Awareness among orang asli on vaccination still low: Waytha Moorthy

18 Jun 2019 / 23:58 H.

TAPAH: Awareness on the importance of immunisation is still low among the orang asli community, said Minister in the Prime Minister’s Department Senator P. Waytha Moorthy.

He said this was because of their lack of knowledge and understanding on the need for such inoculations and also their way of living where they moved seasonally from place to place.

Their nomadic lifestyle made it difficult for health officers to provide the necessary vaccinations to the children of this minority group, he said.

“So, the Health Ministry together with Jakoa (Orang Asli Development Department) will try to persuade the orang asli in various ways to receive the necessary vaccinations to prevent infectious diseases.

“I hope the orang asli are concerned about their health and will learn from what has happened to the community in Kuala Koh, Gua Musang, Kelantan,“ added Waytha Moorthy.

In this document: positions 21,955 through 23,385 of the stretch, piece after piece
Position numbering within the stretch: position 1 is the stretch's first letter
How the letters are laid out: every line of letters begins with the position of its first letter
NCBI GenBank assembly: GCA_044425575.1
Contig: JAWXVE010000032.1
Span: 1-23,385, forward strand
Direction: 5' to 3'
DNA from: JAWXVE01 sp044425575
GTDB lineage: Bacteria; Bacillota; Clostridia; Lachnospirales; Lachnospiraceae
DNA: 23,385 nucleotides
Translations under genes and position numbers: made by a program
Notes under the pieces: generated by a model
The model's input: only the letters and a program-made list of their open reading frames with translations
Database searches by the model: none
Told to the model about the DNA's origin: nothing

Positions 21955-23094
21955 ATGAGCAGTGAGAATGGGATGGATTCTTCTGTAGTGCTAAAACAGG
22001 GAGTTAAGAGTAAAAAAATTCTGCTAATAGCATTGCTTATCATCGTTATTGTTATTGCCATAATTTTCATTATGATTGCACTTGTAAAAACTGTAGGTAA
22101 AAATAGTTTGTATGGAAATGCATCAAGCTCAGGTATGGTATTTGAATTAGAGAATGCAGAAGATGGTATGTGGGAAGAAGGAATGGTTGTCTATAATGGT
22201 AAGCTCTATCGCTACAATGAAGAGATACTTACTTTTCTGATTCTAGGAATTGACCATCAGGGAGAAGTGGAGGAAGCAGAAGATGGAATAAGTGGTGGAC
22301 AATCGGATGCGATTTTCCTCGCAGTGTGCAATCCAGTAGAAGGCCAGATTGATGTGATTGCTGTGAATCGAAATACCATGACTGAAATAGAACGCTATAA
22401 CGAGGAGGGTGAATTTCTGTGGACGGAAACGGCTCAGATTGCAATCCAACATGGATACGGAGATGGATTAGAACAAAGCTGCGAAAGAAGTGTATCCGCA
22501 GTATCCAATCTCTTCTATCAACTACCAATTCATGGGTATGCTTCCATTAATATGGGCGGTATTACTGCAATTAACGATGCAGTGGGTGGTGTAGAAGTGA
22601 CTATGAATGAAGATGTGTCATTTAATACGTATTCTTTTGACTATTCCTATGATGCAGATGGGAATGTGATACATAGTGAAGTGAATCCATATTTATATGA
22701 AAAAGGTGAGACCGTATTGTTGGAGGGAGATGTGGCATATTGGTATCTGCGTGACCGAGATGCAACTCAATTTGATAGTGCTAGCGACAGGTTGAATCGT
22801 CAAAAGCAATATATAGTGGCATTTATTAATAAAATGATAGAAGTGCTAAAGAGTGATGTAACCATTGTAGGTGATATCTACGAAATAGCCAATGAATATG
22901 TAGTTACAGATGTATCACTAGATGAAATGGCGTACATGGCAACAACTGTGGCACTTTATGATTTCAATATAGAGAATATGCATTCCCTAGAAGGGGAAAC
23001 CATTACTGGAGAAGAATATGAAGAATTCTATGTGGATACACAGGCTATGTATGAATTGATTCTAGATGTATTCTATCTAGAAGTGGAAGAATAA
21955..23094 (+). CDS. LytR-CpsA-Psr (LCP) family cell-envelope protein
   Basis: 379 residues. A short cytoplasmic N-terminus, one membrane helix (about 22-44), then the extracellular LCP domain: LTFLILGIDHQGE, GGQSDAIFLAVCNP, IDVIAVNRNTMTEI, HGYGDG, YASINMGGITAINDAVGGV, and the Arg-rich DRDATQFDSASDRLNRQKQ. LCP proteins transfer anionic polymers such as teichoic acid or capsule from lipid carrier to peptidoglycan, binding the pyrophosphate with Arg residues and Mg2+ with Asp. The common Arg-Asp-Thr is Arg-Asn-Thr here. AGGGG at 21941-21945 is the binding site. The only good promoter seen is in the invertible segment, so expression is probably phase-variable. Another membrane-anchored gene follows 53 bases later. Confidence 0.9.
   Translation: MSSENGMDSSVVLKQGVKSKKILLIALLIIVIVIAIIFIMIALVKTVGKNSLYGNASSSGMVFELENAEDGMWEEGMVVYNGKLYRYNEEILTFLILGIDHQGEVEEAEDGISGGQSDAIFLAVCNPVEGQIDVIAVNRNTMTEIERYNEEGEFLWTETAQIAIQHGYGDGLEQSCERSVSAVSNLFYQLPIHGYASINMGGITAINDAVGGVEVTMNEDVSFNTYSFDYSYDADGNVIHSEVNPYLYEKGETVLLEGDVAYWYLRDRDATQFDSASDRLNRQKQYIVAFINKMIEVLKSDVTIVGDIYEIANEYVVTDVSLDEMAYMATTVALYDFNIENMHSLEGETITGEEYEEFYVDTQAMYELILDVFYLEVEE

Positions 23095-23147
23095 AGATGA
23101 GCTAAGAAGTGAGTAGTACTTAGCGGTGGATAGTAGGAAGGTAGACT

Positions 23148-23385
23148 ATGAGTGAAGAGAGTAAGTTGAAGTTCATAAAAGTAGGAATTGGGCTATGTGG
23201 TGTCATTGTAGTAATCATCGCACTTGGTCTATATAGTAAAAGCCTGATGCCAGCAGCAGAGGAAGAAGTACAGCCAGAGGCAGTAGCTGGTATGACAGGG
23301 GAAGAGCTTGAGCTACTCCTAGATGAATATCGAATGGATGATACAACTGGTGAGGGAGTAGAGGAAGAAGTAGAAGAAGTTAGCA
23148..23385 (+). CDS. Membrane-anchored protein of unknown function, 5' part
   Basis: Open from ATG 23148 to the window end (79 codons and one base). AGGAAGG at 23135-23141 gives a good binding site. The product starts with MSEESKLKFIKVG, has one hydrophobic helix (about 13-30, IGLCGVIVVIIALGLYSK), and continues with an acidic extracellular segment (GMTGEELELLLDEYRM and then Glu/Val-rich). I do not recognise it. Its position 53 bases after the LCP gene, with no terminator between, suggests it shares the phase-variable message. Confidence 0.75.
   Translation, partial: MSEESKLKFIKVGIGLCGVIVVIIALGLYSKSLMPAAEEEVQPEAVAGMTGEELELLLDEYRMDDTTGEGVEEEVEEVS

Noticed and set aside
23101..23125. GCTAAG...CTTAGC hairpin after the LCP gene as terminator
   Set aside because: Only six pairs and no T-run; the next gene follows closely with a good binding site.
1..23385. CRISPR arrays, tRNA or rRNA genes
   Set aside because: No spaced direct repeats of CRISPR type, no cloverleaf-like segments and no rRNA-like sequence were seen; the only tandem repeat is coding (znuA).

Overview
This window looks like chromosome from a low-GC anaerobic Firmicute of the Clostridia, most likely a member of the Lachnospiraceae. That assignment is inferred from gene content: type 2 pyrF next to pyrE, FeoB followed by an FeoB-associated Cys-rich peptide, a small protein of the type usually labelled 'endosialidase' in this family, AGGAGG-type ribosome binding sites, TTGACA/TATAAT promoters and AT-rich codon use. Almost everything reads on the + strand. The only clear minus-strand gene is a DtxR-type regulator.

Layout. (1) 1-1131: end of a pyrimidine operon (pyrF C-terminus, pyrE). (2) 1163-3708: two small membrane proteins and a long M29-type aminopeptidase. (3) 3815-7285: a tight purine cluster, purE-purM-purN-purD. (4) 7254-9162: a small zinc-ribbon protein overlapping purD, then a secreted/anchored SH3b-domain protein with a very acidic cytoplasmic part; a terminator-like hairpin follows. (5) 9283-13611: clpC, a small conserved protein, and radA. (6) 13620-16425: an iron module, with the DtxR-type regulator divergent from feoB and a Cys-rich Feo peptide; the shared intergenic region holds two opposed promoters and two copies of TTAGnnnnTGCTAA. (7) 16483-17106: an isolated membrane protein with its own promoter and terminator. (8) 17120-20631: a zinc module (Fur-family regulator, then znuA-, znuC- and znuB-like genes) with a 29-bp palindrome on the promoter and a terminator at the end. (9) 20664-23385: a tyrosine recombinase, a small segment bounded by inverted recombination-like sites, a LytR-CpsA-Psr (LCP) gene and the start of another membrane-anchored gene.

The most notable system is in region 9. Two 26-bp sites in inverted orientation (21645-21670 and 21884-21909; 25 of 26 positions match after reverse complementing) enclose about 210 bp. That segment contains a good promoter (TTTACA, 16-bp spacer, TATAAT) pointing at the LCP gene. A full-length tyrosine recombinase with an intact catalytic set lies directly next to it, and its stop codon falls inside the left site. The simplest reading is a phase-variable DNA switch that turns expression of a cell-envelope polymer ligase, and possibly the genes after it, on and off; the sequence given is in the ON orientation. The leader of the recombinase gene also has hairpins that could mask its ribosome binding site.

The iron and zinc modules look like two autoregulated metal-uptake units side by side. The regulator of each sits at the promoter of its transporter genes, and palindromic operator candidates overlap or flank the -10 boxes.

He said this to reporters after a get-together with leaders and the community in Chenderiang, which was also attended by Perak Mentri Besar Datuk Seri Ahmad Faizal Azumu, here today.

Yesterday, Health Minister Datuk Seri Dr Dzulkefly Ahmad said among the factors that contributed to the spread of measles within the community’s Batik tribe in Kampung Kuala Koh was the low coverage of MMR (Measles-Mumps-Ruebella) immunisation among them.

While 61.5% of the tribe received the first dose of the MMR vaccine, only 30% had their second dose.

“The health team finds it difficult to provide comprehensive health services because of their nomadic way of life. Malnutrition has also contributed to the risk of infection and complications,“ he added.

Dzulkefly said 37 out of the 112 who were reported to have symptoms of respiratory tract infection were found to be infected with measles.This was confirmed through laboratory tests. — Bernama

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